exhibiting at the Tokyo Art Fair, and also in the

means to be human in 2019.

Yukyung Art Museum and the Haegeumgand Museum, both in South Korea. These build on my long and strongly established reputation in Europe,

3. You were selected for Artness Contemporary

where my work continues to be shown across the

Interview Artist. Do you agree with our vision of

continent. This year, my work is additionally showing

art and what do you think about the theme of

at the International Art Fair Kunst Schimmer 7 in

the festival?

Ulm, Germany and the Swiss Art Expo with Artbox Project Gallery in Zurich, Switzerland. Newly in Denmark, my work is being exhibited in

I feel deeply aligned with the vision of Artness Contemporary. It not only reflects the major themes of my work, but also connects to the purpose behind it. We need to be more compassionate towards our fellow human beings however different we might believe them to be. Mental illness is a serious and tragic problem whose increase suggests that there is something fundamentally wrong with contemporary society. It has been made worse by neglect, ignorance and lack of resources. We are separating ourselves from the real world we share with others in order to find refuge in parallel lives on social media. Sadly, this is only encouraging an unhealthy, selfabsorbed narcissism whilst ignoring what is most important and precious in life: our relationships.

Copenhagen, Aalborg and Aarhus with Jarsboart Gallery. I am also starting work on producing a top-quality coffee-table book which contains my important works alongside a critical commentary of my artistic development. It will sum up my life’s work so far and it represents a milestone in my evolving artistic profile. In addition to these projects as a practising international artist, I have wider ethical and humanitarian commitments. I have a long-nurtured ambition to set up a foundation to support and promote artists from deprived backgrounds. I am also seeking ways to use my art to help with homelessness, with people who are excluded and lonely, and with animal welfare.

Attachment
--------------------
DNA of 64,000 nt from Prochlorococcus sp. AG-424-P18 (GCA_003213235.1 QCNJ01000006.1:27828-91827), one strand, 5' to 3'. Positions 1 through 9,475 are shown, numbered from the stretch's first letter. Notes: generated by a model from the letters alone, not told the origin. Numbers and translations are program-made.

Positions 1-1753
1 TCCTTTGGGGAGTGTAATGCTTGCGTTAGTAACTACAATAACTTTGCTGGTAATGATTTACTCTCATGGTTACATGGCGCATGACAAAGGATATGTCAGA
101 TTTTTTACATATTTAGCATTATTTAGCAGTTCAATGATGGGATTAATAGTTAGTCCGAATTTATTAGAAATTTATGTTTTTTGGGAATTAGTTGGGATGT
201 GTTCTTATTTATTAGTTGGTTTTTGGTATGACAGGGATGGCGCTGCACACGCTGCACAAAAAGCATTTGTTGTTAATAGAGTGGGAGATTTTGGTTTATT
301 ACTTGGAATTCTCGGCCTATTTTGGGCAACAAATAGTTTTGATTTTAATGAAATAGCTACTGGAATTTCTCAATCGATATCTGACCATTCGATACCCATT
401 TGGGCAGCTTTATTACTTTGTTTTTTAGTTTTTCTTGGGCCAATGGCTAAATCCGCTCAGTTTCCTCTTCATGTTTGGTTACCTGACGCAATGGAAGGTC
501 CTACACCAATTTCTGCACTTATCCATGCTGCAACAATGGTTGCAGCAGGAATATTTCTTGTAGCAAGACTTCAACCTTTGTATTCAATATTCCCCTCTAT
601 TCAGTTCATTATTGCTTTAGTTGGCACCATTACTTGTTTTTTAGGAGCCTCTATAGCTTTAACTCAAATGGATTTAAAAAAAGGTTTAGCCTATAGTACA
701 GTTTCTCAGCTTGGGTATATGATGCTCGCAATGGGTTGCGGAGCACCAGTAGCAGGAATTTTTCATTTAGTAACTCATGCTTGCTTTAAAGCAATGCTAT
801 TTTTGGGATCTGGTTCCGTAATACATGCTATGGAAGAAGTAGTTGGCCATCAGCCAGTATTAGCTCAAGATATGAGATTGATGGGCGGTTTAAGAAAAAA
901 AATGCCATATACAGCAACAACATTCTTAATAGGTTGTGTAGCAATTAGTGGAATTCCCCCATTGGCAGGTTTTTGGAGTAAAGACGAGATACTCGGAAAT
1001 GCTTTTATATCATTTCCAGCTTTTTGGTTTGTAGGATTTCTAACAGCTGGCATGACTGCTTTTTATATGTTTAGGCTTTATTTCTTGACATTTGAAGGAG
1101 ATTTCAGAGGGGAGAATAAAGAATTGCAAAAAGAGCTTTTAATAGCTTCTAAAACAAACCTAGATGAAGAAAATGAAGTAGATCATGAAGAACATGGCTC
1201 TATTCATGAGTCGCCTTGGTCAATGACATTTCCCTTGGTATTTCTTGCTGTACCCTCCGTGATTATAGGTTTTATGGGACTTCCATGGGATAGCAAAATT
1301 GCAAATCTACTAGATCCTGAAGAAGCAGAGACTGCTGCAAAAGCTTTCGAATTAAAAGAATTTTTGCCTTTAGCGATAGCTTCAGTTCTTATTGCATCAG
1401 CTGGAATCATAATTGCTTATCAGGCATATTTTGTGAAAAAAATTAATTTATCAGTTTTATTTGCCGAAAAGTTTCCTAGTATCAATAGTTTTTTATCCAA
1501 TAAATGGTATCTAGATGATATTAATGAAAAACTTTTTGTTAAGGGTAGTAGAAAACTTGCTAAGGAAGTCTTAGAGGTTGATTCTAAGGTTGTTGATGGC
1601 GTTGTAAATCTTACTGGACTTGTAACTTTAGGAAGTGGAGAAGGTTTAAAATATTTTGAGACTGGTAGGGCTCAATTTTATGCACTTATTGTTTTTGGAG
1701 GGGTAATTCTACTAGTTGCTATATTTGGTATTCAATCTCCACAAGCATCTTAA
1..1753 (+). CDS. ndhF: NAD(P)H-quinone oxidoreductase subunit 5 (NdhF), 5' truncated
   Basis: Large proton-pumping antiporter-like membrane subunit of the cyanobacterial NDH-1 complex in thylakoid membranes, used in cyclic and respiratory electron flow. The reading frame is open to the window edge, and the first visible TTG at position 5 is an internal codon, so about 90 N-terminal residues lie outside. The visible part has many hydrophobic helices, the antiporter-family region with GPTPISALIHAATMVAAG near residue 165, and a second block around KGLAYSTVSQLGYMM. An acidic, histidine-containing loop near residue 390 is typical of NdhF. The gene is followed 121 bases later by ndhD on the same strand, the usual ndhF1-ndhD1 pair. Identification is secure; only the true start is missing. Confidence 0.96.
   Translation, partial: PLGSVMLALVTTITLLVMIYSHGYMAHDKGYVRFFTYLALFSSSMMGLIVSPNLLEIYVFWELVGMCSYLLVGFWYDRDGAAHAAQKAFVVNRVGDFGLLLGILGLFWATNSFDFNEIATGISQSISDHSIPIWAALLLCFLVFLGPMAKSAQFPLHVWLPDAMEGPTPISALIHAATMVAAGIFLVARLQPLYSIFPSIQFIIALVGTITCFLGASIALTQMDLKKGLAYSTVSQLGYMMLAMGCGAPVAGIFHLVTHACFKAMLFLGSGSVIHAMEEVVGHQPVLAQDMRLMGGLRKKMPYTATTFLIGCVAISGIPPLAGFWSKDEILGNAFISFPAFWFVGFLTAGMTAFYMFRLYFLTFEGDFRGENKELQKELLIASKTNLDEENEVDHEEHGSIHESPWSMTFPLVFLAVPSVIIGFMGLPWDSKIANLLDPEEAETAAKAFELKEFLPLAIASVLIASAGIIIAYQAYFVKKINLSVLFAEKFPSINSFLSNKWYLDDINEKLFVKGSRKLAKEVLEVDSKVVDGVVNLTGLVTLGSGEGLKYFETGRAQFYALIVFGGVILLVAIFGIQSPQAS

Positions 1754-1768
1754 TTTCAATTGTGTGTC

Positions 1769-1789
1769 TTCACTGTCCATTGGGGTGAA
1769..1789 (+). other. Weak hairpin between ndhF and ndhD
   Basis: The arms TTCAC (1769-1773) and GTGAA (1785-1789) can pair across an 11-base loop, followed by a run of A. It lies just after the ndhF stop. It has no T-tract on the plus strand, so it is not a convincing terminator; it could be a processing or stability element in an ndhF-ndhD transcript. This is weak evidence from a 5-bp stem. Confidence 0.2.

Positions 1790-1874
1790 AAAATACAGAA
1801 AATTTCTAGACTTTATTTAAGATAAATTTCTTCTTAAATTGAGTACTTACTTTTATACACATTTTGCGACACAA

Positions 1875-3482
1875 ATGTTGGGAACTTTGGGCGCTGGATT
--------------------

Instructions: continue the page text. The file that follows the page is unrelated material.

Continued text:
5. Could you please share your messages to global art market in your approach?

My art is meant to re-invigorate and re-inspire the emotional and spiritual dimensions of human life, which is in direct conflict with much of what we see around us in our world now. It has taken me many years to find my creative voice, and a large part of this has been a struggle against such commercial forces. They are very powerful and insidious, and institutionally dismiss or ignore what they cannot appreciate. The relational concern of my work is intended to embrace all viewers, so their interpretations are equally meaningful. The act of viewing is to enter into a relationship: a mutual encounter of the painting and the viewer. This is why the figures in my work are placed so viscerally in relation to each other, and why this stimulates a reflection on relatedness which encompasses the viewer. A vital part of interpretation is our emotional response, which incidentally is not solely the preserve of a ‘refined’ academic elite. The experience of viewing and relating is the true essence of my paintings, so I hope my work is able to offer that precise experience to the viewer. You could say my message, theme and vision is to co-create an experience of emotional connection - whatever it might be - on that precise moment of that particular day, with this unique person in this specific space.